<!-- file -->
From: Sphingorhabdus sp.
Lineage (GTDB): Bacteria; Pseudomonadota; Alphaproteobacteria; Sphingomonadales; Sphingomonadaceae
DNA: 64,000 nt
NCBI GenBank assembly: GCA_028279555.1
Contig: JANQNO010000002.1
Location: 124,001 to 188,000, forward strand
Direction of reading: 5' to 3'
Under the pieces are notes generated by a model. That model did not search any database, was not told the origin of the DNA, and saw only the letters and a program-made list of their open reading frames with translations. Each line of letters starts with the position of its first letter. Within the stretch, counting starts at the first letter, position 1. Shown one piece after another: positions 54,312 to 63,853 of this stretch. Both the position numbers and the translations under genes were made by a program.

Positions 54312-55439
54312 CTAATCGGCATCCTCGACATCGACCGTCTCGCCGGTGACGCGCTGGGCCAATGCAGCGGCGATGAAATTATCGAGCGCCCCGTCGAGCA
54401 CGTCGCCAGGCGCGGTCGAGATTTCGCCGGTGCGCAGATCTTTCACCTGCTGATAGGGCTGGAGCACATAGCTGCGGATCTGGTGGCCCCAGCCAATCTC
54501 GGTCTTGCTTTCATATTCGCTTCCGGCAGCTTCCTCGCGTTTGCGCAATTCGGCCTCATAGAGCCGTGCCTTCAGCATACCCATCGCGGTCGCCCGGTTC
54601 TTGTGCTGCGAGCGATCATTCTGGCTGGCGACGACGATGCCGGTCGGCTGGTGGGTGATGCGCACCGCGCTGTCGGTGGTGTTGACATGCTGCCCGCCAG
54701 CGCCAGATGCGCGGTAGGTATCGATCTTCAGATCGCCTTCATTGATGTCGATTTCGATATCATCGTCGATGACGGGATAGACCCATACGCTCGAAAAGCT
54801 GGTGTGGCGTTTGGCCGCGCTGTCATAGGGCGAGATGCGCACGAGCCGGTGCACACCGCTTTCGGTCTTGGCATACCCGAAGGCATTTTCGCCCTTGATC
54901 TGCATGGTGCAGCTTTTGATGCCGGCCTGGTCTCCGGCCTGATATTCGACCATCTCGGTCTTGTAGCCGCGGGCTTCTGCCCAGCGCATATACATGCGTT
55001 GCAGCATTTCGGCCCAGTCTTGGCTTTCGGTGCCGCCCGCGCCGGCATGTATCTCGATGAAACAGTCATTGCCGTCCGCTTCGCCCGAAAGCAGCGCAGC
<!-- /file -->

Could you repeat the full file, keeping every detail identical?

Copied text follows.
From: Sphingorhabdus sp.
Lineage (GTDB): Bacteria; Pseudomonadota; Alphaproteobacteria; Sphingomonadales; Sphingomonadaceae
DNA: 64,000 nt
NCBI GenBank assembly: GCA_028279555.1
Contig: JANQNO010000002.1
Location: 124,001 to 188,000, forward strand
Direction of reading: 5' to 3'
Under the pieces are notes generated by a model. That model did not search any database, was not told the origin of the DNA, and saw only the letters and a program-made list of their open reading frames with translations. Each line of letters starts with the position of its first letter. Within the stretch, counting starts at the first letter, position 1. Shown one piece after another: positions 54,312 to 63,853 of this stretch. Both the position numbers and the translations under genes were made by a program.

Positions 54312-55439
54312 CTAATCGGCATCCTCGACATCGACCGTCTCGCCGGTGACGCGCTGGGCCAATGCAGCGGCGATGAAATTATCGAGCGCCCCGTCGAGCA
54401 CGTCGCCAGGCGCGGTCGAGATTTCGCCGGTGCGCAGATCTTTCACCTGCTGATAGGGCTGGAGCACATAGCTGCGGATCTGGTGGCCCCAGCCAATCTC
54501 GGTCTTGCTTTCATATTCGCTTCCGGCAGCTTCCTCGCGTTTGCGCAATTCGGCCTCATAGAGCCGTGCCTTCAGCATACCCATCGCGGTCGCCCGGTTC
54601 TTGTGCTGCGAGCGATCATTCTGGCTGGCGACGACGATGCCGGTCGGCTGGTGGGTGATGCGCACCGCGCTGTCGGTGGTGTTGACATGCTGCCCGCCAG
54701 CGCCAGATGCGCGGTAGGTATCGATCTTCAGATCGCCTTCATTGATGTCGATTTCGATATCATCGTCGATGACGGGATAGACCCATACGCTCGAAAAGCT
54801 GGTGTGGCGTTTGGCCGCGCTGTCATAGGGCGAGATGCGCACGAGCCGGTGCACACCGCTTTCGGTCTTGGCATACCCGAAGGCATTTTCGCCCTTGATC
54901 TGCATGGTGCAGCTTTTGATGCCGGCCTGGTCTCCGGCCTGATATTCGACCATCTCGGTCTTGTAGCCGCGGGCTTCTGCCCAGCGCATATACATGCGTT
55001 GCAGCATTTCGGCCCAGTCTTGGCTTTCGGTGCCGCCCGCGCCGGCATGTATCTCGATGAAACAGTCATTGCCGTCCGCTTCGCCCGAAAGCAGCGCAGC